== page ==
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GP Week : Issue 117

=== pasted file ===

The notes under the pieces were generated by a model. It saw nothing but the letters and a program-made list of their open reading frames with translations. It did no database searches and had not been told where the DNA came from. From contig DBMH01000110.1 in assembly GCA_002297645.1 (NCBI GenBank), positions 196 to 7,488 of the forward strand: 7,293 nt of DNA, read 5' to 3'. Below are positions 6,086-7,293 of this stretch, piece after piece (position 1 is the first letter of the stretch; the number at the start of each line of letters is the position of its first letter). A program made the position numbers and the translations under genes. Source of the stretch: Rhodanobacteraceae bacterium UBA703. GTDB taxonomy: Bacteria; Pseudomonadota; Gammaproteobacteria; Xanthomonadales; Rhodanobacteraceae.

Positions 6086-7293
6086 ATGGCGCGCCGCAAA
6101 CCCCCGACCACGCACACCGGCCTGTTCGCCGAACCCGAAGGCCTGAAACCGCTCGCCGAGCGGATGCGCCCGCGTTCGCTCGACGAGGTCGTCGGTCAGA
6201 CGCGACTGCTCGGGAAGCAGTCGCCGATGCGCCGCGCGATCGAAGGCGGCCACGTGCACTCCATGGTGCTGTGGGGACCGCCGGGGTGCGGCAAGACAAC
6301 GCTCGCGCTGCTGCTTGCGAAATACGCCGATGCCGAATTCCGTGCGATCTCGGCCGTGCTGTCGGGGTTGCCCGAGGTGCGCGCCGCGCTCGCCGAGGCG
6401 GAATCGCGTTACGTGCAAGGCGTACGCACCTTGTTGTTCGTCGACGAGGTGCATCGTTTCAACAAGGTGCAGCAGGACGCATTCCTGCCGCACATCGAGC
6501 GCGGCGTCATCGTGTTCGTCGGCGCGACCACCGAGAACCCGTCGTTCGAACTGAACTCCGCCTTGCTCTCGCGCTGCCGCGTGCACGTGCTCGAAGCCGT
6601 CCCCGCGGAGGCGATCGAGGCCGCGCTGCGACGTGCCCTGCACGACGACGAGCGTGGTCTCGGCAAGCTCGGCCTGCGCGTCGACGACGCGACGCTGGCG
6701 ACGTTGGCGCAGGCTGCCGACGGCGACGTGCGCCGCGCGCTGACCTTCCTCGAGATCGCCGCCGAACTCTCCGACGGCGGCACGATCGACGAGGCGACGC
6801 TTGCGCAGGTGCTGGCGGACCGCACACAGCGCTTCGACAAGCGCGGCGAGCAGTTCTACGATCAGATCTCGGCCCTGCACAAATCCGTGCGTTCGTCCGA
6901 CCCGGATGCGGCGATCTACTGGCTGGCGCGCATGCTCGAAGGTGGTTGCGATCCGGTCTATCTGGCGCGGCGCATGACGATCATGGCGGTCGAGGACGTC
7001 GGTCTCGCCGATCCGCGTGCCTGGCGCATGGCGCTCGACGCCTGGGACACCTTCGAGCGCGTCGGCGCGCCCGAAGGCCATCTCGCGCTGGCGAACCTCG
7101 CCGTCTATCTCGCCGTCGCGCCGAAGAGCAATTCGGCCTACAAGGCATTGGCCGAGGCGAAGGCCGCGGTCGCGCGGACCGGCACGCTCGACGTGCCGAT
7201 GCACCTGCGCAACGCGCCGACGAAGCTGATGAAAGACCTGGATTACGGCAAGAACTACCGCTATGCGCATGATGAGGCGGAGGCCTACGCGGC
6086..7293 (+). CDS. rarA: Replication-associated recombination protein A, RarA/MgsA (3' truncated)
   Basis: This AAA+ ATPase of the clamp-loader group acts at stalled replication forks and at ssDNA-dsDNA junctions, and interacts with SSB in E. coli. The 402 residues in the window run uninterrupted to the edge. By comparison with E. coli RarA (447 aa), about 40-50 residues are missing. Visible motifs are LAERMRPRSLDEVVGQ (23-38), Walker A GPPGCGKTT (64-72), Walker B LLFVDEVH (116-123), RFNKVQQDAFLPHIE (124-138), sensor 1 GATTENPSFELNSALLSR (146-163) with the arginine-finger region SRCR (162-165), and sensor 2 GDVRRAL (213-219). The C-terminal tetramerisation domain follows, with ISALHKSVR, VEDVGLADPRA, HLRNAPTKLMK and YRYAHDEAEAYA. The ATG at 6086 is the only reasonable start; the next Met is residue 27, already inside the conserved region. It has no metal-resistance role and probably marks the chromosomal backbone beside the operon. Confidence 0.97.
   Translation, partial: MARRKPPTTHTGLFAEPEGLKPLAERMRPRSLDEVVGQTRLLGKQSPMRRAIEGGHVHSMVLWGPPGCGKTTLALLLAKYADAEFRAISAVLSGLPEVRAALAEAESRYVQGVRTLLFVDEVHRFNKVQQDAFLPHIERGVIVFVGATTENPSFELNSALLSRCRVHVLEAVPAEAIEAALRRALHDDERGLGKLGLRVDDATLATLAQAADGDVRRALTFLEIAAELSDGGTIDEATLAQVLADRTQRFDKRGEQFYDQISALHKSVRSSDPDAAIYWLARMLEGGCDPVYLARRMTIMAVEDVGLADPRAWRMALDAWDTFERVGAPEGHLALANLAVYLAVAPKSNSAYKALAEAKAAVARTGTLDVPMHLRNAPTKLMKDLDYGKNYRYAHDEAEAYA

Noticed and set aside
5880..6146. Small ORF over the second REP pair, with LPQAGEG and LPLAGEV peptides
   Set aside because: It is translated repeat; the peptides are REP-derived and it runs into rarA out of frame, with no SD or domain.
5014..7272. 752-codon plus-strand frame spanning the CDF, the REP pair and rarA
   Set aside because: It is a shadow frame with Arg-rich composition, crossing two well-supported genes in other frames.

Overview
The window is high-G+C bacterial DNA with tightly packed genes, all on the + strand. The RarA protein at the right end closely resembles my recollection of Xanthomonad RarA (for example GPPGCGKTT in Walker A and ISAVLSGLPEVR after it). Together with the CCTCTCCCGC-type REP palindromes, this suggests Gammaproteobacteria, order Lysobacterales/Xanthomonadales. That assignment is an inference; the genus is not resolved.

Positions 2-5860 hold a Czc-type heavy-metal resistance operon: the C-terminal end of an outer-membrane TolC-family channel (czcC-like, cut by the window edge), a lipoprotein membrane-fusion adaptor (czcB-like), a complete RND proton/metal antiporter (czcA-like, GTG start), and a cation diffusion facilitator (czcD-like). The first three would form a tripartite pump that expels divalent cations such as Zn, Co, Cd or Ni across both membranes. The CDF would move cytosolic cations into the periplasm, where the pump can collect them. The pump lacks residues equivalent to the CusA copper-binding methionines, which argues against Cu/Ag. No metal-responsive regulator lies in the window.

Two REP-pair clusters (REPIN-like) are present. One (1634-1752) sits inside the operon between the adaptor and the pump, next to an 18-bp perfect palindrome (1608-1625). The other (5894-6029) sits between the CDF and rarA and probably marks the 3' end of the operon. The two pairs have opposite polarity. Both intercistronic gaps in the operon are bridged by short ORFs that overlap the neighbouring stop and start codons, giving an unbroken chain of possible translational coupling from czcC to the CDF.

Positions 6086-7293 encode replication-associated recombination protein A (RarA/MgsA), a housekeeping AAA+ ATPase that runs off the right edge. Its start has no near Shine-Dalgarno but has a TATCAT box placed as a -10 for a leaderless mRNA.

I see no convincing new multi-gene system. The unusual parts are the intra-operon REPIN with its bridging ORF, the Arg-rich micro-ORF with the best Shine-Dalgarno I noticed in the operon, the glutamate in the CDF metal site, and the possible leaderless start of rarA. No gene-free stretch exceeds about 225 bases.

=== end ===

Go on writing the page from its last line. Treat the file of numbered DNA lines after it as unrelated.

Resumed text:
16 v Home race in the balance for stricken Dani DANI Pedrosa faces yet another fight for fitness for his home GP the weekend after next, after choosing quick-fix surger y for his freshly broken right collar-bone. The Spanish would-be title contender, only just recovered after surgery to fix persistent problems with his broken left collarbone, weighed up the option of natural healing, then decided to under the knife on Wednesday. Putting his trust in the same Barcelona medical team that finally fixed the previous injury, removing a titanium plate after the Spanish GP at the start of April, Pedrosa was fitted with a new plate on the right side. Pedrosa hoped to start passive rehabilitation today (Monday), but his participation in the GP of Catalunya on June 5 remains in serious doubt. The 25-year-old Spaniard won the Catalunyan race in 2008, and was runner- up last year to Lorenzo. He currently lies third overall, five points adrift of new second-place man Stoner, and 17 behind Lorenzo. Footnote: Italian website GPOne.com has waspishly contradict Pedrosa’s manager Alberto Puig’s assertion that Simoncelli had cost Pedrosa a championship chance. Puig had, said the report, “wasted his chance to keep quiet”; continuing by pointing out Dani’s poor win rate compared with Lorenzo and Stoner, and that after six years as a factory Honda rider and only 12 wins, Pedrosa now equals Randy Mamola and Max Biaggi for the most number of race wins without a title. to access a huge global audience ADVeRTISe in gPWeeK HIGH SIDES n Yamaha is taking advantage of its lack of a team sponsor to run special livery celebrating 50 years of racing. The MotoGP bikes of Jorge Lorenzo and Ben Spies will be bedecked in the classic red and white used by the factory in its early racing years; updated with a tribute to the broken black stripe used by Kenny Roberts in the 1970s. The livery will be used at Assen and Laguna Seca. n Rossi’s crew chief Jerry Burgess has complimented Ducati predecessor Casey Stoner, in the light of his first four races with the Desmosedici. Stoner had obviously been taking great risks to achieve what he had, said Burgess to former GP winner Darryl Beattie, interviewed for Australia’s Channel 10. “Perhaps Casey had to ride too close to the limit to win. The margin Casey had was a lot slimmer than we would like on the bike that Valentino rides.” n Suzuki will decide “at the end of July” whether to continue to take part in MotoGP, according to team manager Paul Denning. But the signs are not good. While Honda and Yamaha are developing 1000cc bikes for the new rules, there is no sign of a machine from Suzuki. Meanwhile, a team insider revealed that equipment from Capirossi’s side of the garage was not retained, after they dropped rider strength to one for this year. n The MZ factory has for the present abandoned attempts to build its own steel-tube chassis for its Moto2 machine, and from Le Mans put second rider Anthony West on a British FTR chassis. Team-mate Max Neukirchner already uses an FTR, after rejecting the MZ chassis before the season. The MZ was the last steel frame in any class. n Nerves are stretched in the MotoGP class, with most riders showing obvious signs of stress build-up: Stoner punching de Puniet, Lorenzo railing against Simoncelli etc. At 32 Rossi is amused by the situation, which works in his favour. He got laughs from the Silverstone racing crowd by saying drily: “This year, the young guys are very excited.”